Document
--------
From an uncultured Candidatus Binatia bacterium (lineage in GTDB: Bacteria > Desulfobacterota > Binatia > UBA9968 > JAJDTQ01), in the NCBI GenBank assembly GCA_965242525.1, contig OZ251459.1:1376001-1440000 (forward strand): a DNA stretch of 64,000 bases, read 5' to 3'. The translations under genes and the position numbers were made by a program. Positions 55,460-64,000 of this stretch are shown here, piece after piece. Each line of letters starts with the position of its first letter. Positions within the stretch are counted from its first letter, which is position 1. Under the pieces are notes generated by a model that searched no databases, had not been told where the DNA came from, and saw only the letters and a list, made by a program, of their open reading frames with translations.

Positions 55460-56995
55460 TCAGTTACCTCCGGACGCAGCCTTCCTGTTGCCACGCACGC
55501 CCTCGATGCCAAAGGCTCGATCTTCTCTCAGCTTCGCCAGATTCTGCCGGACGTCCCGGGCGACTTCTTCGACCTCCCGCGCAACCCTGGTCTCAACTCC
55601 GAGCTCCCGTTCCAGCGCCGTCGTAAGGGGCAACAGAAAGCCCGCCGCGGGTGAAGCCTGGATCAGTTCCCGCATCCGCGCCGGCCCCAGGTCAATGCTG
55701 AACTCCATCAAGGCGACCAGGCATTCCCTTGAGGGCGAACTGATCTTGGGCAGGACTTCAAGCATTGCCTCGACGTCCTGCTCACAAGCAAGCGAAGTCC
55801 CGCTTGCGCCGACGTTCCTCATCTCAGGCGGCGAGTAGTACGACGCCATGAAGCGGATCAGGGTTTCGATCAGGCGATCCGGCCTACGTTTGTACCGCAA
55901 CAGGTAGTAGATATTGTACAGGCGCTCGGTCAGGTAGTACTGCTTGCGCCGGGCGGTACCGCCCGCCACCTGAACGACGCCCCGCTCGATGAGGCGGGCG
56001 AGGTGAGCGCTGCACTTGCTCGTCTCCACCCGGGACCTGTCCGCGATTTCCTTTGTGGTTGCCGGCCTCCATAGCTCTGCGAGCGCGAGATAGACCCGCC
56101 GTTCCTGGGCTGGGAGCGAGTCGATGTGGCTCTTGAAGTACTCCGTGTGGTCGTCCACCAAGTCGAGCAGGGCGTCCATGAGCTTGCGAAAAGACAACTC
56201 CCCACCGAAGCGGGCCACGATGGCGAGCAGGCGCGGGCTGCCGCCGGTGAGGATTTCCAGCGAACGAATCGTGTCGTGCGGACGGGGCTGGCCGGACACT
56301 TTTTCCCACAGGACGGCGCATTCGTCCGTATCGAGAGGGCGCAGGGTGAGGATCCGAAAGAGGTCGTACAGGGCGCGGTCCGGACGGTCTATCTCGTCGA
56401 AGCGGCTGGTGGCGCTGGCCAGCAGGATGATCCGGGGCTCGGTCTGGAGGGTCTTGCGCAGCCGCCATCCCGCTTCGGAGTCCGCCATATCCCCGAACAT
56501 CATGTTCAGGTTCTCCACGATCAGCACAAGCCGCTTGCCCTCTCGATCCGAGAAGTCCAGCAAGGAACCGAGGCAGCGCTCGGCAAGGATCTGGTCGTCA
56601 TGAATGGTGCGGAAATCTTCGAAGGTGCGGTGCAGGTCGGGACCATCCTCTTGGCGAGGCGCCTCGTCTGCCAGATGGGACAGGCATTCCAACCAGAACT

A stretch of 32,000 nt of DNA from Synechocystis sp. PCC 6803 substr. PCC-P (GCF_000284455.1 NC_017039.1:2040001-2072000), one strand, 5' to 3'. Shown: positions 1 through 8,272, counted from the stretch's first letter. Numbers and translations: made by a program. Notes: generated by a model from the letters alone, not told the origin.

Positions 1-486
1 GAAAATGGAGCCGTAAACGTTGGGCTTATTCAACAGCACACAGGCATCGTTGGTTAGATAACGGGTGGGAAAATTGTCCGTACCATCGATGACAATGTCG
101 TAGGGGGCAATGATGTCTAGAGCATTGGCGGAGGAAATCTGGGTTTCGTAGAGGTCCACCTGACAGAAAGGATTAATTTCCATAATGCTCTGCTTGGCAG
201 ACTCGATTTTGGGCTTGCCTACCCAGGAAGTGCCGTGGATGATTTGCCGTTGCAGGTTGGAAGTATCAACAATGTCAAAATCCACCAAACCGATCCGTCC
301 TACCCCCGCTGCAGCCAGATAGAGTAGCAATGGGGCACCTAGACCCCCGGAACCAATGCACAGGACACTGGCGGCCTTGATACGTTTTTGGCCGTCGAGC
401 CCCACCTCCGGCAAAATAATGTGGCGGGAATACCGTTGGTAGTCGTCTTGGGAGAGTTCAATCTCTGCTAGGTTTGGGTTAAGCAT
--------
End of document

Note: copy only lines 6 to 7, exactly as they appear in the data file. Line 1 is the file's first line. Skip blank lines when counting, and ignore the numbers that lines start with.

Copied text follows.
55701 AACTCCATCAAGGCGACCAGGCATTCCCTTGAGGGCGAACTGATCTTGGGCAGGACTTCAAGCATTGCCTCGACGTCCTGCTCACAAGCAAGCGAAGTCC
55801 CGCTTGCGCCGACGTTCCTCATCTCAGGCGGCGAGTAGTACGACGCCATGAAGCGGATCAGGGTTTCGATCAGGCGATCCGGCCTACGTTTGTACCGCAA